Time -- School-age
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The Clock Poem
Salt Dough: 2 cups flour, 1 cup salt, 1 cup cool water. Mix well.
I'm in the clock crew and I'm okay!
I tick all night and I tick all day.
I've got two hands, I'm having a ball,
Because I've got no arms at all!
My big hand can move sixty minutes in one hour,
I'm the one with the strength and power.
My small hand isn't quite as fast.
If they were in a race, it would come last!
It takes so long just to get around (12 hours you know),
It's careful, small, and slow.
Now meet my friends that help me tick-tock,
Half past, quarter past, quarter to and o'clock.
Illustrate the "Clock Poem".
The Faces Of The Clock
The Big Hand is busy
But the Small Hand has power.
The large one counts the minutes.
But the Little One names the hour.
When both Hands stand at the top together,
It's sure to be Twelve O'clock. But whether
That's twelve at noon or twelve at night
Depends on if it's dark or light.
Illustrate the "The Faces Of The Clock" poem.
The Grouchy Ladybug
by Eric Carle
Telling Time (by the hour) with the "The Grouchy Ladybug"
Need: story "The Grouchy Ladybug" by Eric Carle, paper plates, red and black construction paper, brass fasteners, posterboard.
Lie children on the floor, head to toe, and find the true answer!
Give each child a paper plate. Have the children print the numbers of a clock on the paper plate. Start with the placement of the number 12, 3, 6, 9 and then fill in the other numbers.
Have the children place a large and small clock hands in the center of tier paper plate clocks with brass fasteners.
Give each child a red construction paper circle the size of their paper plates. Have the children fold the circle and cut it in half. Place the "wings" at the top of the clock paper plate and fasten with a brass fastener.
Use the black construction paper to make small circles to for the ladybug head. Use the scrap pieces of black construction paper to add black spots to the ladybug clock.
Practice telling time with the children 1 o'clock, 7 o'clock, etc. Read "The Grouchy Ladybug" to the children and have the children place the corresponding times on their ladybug clocks.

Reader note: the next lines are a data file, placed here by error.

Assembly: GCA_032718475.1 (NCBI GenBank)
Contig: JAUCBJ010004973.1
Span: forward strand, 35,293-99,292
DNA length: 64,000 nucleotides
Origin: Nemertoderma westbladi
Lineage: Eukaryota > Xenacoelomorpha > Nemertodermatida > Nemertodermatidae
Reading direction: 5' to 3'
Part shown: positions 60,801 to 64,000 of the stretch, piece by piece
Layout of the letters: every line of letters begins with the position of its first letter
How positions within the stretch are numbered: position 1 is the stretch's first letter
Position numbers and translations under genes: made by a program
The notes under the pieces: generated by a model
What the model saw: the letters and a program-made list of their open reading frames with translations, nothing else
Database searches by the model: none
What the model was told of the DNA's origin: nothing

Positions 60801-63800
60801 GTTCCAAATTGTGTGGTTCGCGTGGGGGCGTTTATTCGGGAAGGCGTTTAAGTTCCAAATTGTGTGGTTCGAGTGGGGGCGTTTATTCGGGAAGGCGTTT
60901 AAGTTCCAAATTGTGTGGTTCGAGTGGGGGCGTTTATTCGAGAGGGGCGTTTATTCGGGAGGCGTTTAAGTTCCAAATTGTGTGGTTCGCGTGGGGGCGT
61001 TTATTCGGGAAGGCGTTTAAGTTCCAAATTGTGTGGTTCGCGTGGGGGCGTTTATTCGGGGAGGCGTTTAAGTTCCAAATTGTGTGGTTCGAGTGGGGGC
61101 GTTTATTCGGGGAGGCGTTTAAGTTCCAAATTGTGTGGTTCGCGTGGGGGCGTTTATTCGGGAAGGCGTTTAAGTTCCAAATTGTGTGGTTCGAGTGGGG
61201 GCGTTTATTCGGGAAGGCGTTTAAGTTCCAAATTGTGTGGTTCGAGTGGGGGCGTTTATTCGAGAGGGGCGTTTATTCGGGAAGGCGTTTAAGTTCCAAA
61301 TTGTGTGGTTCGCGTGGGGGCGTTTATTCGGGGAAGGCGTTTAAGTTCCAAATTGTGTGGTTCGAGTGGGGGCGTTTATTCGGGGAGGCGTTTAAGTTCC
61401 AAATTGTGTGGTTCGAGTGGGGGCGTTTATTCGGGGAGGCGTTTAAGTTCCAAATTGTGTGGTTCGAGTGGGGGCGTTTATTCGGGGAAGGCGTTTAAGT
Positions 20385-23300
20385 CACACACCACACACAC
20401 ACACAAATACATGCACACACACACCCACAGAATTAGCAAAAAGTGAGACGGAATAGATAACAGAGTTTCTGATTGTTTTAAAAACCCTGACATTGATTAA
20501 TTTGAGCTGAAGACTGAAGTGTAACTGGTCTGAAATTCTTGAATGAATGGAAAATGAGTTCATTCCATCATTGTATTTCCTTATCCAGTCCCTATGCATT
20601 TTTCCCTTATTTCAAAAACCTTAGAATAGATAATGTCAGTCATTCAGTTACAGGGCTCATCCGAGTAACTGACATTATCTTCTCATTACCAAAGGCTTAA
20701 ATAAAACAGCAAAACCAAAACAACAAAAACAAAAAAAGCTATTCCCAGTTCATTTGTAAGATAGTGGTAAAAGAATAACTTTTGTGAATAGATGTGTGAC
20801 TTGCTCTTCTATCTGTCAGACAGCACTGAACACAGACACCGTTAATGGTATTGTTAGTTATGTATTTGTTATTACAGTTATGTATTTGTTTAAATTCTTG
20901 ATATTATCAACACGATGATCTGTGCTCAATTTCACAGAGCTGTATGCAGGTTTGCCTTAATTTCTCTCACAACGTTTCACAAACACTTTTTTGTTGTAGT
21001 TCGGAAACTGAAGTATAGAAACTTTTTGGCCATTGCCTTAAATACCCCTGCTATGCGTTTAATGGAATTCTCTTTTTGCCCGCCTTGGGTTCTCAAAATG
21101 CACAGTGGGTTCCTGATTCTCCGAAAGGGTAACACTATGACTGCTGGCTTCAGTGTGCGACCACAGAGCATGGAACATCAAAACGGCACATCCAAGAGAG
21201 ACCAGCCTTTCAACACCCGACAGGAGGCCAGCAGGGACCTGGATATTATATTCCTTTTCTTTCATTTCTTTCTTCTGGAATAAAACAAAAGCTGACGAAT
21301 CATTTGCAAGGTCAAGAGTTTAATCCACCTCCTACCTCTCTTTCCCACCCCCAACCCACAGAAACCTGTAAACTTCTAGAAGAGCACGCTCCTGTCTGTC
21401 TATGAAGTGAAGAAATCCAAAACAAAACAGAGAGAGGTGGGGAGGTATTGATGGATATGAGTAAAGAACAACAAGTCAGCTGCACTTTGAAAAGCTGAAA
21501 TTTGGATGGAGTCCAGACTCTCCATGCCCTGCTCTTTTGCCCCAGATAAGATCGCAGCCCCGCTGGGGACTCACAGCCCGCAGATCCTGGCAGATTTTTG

Give children construction paper and have them draw the most unusual clock they can think of.
Paper Plate Clocks
Need: paper plates, 12 small circles per child, brass fasteners, posterboard(for clock hands), crayons.
Make a clock face from paper plates. Have children either draw circles and number them from 1 to 12 or glue small circles with numbers 1 to 12 onto the paper plates. Children decorate the center of the paper plate. Have children place their name in the center of the paper plate. Cut out the clock hands from posterboard. Insert the hands with brass fasteners on the paper plate clock center.
Call out special times and have the children place the hands on the hours. Such as: At what time do you get up? At what time do you start school? At what time do you eat lunch? etc..
Could also have the children hang their clocks in an appropriate place in the room and arrange the hands when they are "In" the room and when they are "Out" of the room.
Sites to See
A Walk Through Time
The Evolution of Time Measurement from Ancient Calendars through Early Clocks and up to NIST Time Calibration.
Read about Benjamin Banneker
Make paper clock faces with the hands drawn on them of the rooms daily routine. Label the activity under each clock. For example if your lunch time is 11:30. Make a clock face that reads 11:30 and place a label under the drawing "Lunch".